Energy is an important factor in Malaysia’s economic growth. It accounts about 20% of Gross Domestic Product (GDP).
This sector’s contribution to the Gross National Income (GNI) is expected to rise from RM110 billion in 2009 to RM241 billion in 2020.
The Oil, Gas and Energy (OGE) are expected to contribute 5% annual growth from 2010 to 2020.
OGE is also part of National Key Economic Area (NKEA) which focusing on four key thrusts: sustaining oil and gas production, enhancing downstream growth, making Malaysia the number one Asian hub for oil field services and building a sustainable energy platform for growth.
The OGE NKEA Lab in 2010 identified 12 Entry Point Projects (EPPs) as well as two business opportunity thrusts.
A significant proportion of these jobs will be highly-skilled, with an estimated 21,000 (40 per cent) for qualified professionals such as engineers and geologists.
The OGE NKEA also focusing on growing the downstream area of the sector, providing insulation against price shocks in the global commodity market.
In 2011, the Petroleum Income Tax Act (PITA) Amendment Bill was approved. Major industry players such as Shell and Petronas have also made significant investments into the sector.
The Malaysia Petroleum Resources Corp (MPRC) was set up to streamline cooperation between the Government and private sectors.
As part of stimulating NKEA, the Entry Point Projects (EPP) in Malaysian OGE sector aim is to rejuvenate existing fields through enhanced oil recovery (EOR).
EOR uses methods to increase the amount of oil recovered from the underground reservoirs from a range of 20% to 35%, to 30% to 50%.
Petronas has a strategy to ensure EOR techniques are deployed to extract more oil from the nation’s oil fields.
It would review the Production Sharing Contract (PSC) terms and introduce new petroleum arrangements to incentivise the implementation of EOR techniques.
It would also attract companies with specialised EOR expertise to operate here and ensuring the most innovative methods and technologies are being disseminated and deployed to reduce capital and operating costs.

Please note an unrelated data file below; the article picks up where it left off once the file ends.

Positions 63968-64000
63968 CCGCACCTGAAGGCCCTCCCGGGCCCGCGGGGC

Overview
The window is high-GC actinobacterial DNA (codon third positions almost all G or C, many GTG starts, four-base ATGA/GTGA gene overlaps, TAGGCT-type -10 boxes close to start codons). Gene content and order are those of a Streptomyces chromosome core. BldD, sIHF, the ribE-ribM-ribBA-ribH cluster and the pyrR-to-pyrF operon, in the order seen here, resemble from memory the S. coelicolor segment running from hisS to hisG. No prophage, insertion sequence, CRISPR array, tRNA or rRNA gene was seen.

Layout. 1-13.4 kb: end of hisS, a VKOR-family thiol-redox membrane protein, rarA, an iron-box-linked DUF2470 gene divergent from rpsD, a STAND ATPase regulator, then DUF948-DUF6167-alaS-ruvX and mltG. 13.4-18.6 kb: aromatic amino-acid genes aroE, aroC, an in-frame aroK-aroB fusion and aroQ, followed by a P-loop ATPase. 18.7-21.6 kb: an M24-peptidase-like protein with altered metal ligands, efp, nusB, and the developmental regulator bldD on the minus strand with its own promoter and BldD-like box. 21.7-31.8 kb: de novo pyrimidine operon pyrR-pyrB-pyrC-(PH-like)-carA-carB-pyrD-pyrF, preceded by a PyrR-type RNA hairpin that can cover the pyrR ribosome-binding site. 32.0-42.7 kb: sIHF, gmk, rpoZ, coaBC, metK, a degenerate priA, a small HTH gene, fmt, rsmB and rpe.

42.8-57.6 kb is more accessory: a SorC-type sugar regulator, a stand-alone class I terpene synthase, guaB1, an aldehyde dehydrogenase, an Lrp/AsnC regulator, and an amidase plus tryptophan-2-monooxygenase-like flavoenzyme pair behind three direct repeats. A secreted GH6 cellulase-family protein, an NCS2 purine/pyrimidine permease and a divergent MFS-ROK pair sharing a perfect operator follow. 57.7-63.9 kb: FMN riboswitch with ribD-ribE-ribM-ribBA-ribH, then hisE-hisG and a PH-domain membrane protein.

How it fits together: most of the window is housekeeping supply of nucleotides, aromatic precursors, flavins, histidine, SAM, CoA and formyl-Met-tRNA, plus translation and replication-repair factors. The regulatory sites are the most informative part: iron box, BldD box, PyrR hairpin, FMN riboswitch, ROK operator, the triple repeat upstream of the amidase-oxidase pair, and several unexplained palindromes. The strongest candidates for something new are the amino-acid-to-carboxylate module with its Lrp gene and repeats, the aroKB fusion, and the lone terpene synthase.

In January 2011, ExxonMobil committed to invest over RM10 billion in EOR techniques.
On 16 January, Shell and Petronas signed two and new PSCs for EOR projects offshore Sarawak and Sabah.
Shell has committed RM5.1 billion into projects to upgrade, expand and build its facilities across Malaysia.
As one of the EPP: Unlocking Latent Gas Demand is Malaysia’s first LNG regasification terminal off the Sungai Udang port in Melaka.
This facility is expected to commence operations this year and was built below the original budget of RM3 billion.
The rationale behind this EPP is because of the trend that shows the lack of gas supply in Peninsular Malaysia, driven by declining domestic gas production will resulted in limited additional investment from new industries, such as glass and plastics manufacturers and semiconductor wafer manufacturers, as well as preventing current industrial diesel and liquefied petroleum gas (LPG) users from switching to more competitively priced natural gas.
It is estimated that there would be more than 500 million standard cubic feet per day (mmscfd) of additional latent gas demand by 2020.
To meet this growing latent gas demand, a liquefied natural gas (LNG) regasification terminal will be built to treat imported LNG. To make gas imports economically feasible, the gas will be sold at a liberalised and unsubsidised price.
This regasification terminal is expected to contributing of the increase in Malaysia GNI as it will supply gas to companies that previously did not invest in Malaysia due to lack of gas supply would.
It would provide RM8 billion GNI increase and will create 27,000 new jobs.
The operation of the terminal and transmission pipelines will generate an additional RM0.6 billion in GNI to Malaysia.
Source: Pemandu; ETP ANNUAL REPORT 2011; PETRONAS; PetGas LNG regasification terminal draws interest – The company is in talks with several parties, says CEO, The Star, 1 June 2012
(this article written for 1BINA.my)